The Washington Post reports on the Justice Department making a change on its stance concerning warrant requirements for e-mail:
The Justice Department has dropped its long-standing objection to proposed changes that would require law enforcement to get a warrant before obtaining e-mail from service providers, regardless of how old an e-mail is or whether it has been read.
“There is no principled basis” to treat e-mail less than 180 days old differently than e-mail more than 180 days old, Elana Tyrangiel, acting assistant attorney general in the department’s Office of Legal Policy, said Tuesday. […]
Current law requires law enforcement to obtain a warrant before gaining access to e-mail that is 180 days old or less if it has not been opened. But prosecutors may obtain e-mail older than 180 days, or any e-mail that has been opened, with a mere subpoena.
Prosecutors can obtain a subpoena if they believe that the material sought would be relevant to an investigation. For a warrant, they need to convince a judge that the e-mail contains probable cause of a crime.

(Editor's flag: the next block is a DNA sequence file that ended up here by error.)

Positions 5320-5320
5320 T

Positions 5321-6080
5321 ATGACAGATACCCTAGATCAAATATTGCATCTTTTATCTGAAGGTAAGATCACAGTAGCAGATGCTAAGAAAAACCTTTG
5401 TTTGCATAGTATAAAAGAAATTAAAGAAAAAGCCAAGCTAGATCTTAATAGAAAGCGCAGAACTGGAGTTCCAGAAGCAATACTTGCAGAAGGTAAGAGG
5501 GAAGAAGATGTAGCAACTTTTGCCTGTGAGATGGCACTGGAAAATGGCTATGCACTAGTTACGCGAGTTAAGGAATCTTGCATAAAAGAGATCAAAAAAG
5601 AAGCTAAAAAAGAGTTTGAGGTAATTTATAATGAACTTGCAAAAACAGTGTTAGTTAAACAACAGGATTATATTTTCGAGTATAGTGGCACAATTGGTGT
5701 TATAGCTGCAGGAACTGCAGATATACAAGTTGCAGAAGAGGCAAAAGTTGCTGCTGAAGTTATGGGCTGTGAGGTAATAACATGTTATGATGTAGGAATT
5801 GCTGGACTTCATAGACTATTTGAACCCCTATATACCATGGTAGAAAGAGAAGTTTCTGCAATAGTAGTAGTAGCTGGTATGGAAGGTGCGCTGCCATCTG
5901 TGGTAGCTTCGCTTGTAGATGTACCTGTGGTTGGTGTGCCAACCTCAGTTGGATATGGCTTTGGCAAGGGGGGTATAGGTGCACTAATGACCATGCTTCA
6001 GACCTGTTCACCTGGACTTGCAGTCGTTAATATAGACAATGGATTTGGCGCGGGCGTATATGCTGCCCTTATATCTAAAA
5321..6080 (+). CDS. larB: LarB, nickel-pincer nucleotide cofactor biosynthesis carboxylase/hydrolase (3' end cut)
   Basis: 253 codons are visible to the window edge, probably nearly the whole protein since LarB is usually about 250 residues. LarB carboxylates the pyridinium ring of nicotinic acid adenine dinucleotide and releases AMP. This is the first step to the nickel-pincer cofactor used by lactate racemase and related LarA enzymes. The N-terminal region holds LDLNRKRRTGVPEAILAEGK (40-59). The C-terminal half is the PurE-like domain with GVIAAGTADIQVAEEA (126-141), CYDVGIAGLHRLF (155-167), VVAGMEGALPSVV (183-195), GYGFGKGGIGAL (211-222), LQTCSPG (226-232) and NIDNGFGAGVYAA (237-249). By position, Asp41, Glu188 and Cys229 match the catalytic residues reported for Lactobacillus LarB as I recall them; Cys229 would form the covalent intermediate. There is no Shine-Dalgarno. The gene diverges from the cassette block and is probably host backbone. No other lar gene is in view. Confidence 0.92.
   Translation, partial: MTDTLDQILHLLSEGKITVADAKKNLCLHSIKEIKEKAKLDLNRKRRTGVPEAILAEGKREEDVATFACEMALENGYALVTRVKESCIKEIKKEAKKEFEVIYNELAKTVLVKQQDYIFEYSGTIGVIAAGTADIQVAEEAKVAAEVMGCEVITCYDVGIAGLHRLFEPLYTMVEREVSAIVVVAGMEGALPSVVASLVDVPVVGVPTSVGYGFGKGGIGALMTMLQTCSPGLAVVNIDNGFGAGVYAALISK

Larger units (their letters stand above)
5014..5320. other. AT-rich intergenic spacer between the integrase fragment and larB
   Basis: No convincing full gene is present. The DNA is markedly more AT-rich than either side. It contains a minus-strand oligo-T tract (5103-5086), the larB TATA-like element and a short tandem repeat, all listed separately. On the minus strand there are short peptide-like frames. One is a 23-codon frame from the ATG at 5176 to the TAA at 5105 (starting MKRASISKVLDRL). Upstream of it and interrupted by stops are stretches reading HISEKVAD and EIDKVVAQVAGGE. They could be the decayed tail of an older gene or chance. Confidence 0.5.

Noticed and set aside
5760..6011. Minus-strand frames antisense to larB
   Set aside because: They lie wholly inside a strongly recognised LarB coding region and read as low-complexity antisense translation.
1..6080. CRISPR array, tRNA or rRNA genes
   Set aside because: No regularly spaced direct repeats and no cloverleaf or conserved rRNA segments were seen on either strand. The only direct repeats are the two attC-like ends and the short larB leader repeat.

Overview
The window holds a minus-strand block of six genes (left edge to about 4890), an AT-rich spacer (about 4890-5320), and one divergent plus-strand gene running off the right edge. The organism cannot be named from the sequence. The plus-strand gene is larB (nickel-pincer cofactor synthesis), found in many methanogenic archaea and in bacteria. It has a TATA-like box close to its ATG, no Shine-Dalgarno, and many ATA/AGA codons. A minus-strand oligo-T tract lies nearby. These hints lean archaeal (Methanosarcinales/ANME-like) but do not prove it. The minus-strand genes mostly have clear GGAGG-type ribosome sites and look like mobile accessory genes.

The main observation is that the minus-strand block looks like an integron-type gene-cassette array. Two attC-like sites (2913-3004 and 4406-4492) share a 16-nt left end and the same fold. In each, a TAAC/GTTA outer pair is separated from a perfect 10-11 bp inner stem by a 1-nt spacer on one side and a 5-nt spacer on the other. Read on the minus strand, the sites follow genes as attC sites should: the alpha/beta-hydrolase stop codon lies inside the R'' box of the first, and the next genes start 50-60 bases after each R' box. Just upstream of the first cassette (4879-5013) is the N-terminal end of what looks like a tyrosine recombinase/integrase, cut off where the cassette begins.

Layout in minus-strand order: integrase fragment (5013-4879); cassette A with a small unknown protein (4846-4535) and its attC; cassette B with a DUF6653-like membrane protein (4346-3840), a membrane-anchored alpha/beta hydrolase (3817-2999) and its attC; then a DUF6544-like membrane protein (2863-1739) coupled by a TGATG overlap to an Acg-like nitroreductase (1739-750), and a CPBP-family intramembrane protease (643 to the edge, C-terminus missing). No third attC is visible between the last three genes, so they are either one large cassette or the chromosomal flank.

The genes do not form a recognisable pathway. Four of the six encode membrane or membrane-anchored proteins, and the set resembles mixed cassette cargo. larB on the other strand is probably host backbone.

The department’s shift means that legislative efforts to amend the 1986 Electronic Communications Privacy Act stand a better chance at succeeding. Lawmakers have drafted legislation that would impose a warrant requirement for all e-mail held by commercial providers.
In practice, since a 2010 ruling by the U.S. Court of Appeals for the 6th Circuit requiring a warrant for stored e-mail, most large commercial e-mail providers, such as Google and Yahoo, have adopted that standard.